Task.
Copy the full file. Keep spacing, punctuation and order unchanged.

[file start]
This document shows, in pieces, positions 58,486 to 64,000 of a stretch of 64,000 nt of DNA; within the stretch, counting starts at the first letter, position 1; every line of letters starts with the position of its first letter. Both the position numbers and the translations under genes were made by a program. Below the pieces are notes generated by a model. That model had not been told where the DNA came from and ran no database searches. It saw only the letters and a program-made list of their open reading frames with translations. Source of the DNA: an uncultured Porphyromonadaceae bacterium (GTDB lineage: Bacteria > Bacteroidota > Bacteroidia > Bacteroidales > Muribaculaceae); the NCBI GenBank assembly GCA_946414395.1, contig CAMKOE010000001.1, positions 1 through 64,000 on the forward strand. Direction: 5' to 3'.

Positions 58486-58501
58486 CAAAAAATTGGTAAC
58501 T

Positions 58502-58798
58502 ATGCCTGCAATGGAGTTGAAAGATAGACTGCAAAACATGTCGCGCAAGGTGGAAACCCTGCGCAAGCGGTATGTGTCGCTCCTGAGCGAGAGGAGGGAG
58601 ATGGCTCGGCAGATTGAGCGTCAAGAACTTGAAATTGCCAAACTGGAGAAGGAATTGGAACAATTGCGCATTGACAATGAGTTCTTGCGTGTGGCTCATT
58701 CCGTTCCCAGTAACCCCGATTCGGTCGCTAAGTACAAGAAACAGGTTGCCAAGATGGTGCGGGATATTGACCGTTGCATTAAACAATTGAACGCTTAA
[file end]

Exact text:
This document shows, in pieces, positions 58,486 to 64,000 of a stretch of 64,000 nt of DNA; within the stretch, counting starts at the first letter, position 1; every line of letters starts with the position of its first letter. Both the position numbers and the translations under genes were made by a program. Below the pieces are notes generated by a model. That model had not been told where the DNA came from and ran no database searches. It saw only the letters and a program-made list of their open reading frames with translations. Source of the DNA: an uncultured Porphyromonadaceae bacterium (GTDB lineage: Bacteria > Bacteroidota > Bacteroidia > Bacteroidales > Muribaculaceae); the NCBI GenBank assembly GCA_946414395.1, contig CAMKOE010000001.1, positions 1 through 64,000 on the forward strand. Direction: 5' to 3'.

Positions 58486-58501
58486 CAAAAAATTGGTAAC
58501 T

Positions 58502-58798
58502 ATGCCTGCAATGGAGTTGAAAGATAGACTGCAAAACATGTCGCGCAAGGTGGAAACCCTGCGCAAGCGGTATGTGTCGCTCCTGAGCGAGAGGAGGGAG
58601 ATGGCTCGGCAGATTGAGCGTCAAGAACTTGAAATTGCCAAACTGGAGAAGGAATTGGAACAATTGCGCATTGACAATGAGTTCTTGCGTGTGGCTCATT
58701 CCGTTCCCAGTAACCCCGATTCGGTCGCTAAGTACAAGAAACAGGTTGCCAAGATGGTGCGGGATATTGACCGTTGCATTAAACAATTGAACGCTTAA